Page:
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Aerosp Med Hum Perform. 2018 Apr 1;89(4):409-410. doi: 10.3357/AMHP.5020.2018.

Helmet-Induced Occipital Neuralgia in a Military Aviator.

Abstract

BACKGROUND:

Headaches among military personnel are very common and headgear wear is a frequently identified culprit. Helmet wear may cause migrainous headaches, external compression headache, other primary cranial neuralgias, and occipital neuralgia. The clinical features and the response to treatment allow distinction between the different types of headaches. Headaches among aviators are particularly concerning as they may act as distractors while flying and the treatment options are often incompatible with flying status.

CASE REPORT:

A 24-yr-old door gunner presented with suboccipital pain associated with the wear of his helmet. He described the pain as a paroxysmal stabbing sensation coming in waves. The physical exam and history supported the diagnosis of primary occipital neuralgia. Systemic pharmacological options were discussed with the soldier, but rejected due to his need to remain in flying status. An occipital nerve block was performed with good clinical results, supporting the diagnosis of occipital neuralgia and allowing him to continue as mission qualified.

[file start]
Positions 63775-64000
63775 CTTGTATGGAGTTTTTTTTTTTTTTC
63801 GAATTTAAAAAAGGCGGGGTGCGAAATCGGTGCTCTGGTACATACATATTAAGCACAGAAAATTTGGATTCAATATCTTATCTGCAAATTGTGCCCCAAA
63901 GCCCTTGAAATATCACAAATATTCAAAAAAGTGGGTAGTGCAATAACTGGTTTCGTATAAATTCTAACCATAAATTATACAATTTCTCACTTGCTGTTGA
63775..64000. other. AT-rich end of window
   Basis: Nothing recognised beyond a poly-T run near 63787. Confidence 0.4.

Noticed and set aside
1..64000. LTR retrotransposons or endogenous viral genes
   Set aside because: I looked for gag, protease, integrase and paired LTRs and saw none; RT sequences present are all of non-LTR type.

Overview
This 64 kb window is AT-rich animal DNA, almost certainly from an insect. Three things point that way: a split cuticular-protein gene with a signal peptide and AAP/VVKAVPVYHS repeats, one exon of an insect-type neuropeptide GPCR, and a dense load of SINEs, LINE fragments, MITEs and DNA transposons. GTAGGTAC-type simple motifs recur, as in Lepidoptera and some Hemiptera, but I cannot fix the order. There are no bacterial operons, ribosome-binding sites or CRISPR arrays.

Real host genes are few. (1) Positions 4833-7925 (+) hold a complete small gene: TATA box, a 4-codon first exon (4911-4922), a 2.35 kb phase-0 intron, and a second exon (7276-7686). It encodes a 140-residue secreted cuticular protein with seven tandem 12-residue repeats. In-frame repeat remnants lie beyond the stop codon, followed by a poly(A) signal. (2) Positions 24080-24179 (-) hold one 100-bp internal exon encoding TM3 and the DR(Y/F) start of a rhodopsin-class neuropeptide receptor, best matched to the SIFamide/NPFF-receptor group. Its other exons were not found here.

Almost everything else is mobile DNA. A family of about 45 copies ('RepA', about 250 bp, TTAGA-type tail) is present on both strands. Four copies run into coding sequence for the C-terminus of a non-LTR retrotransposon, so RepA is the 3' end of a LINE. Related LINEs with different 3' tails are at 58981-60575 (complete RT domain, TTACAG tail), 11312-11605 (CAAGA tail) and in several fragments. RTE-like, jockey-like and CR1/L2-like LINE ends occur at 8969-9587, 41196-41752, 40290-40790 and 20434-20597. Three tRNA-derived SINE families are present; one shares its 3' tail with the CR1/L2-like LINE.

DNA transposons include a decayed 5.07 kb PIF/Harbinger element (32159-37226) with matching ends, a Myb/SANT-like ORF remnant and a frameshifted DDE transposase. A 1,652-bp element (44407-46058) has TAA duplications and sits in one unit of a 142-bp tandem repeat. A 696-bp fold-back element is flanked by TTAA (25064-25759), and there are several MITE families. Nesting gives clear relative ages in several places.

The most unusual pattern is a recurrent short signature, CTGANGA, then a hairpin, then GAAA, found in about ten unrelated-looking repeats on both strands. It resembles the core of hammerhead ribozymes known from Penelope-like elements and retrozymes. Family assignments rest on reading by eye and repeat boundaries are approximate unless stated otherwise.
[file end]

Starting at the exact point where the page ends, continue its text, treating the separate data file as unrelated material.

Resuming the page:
DISCUSSION:

Occipital neuralgia can be induced by helmet wear in military personnel. Occipital nerve block can be performed in the deployed setting, allowing the service member to remain mission capable and sparing him/her from systemic side effects.Chalela JA. Helmet-induced occipital neuralgia in a military aviator. Aerosp Med Hum Perform. 2018; 89(4):409-410.

PMID:
29562973
DOI:
10.3357/AMHP.5020.2018
[Indexed for MEDLINE]

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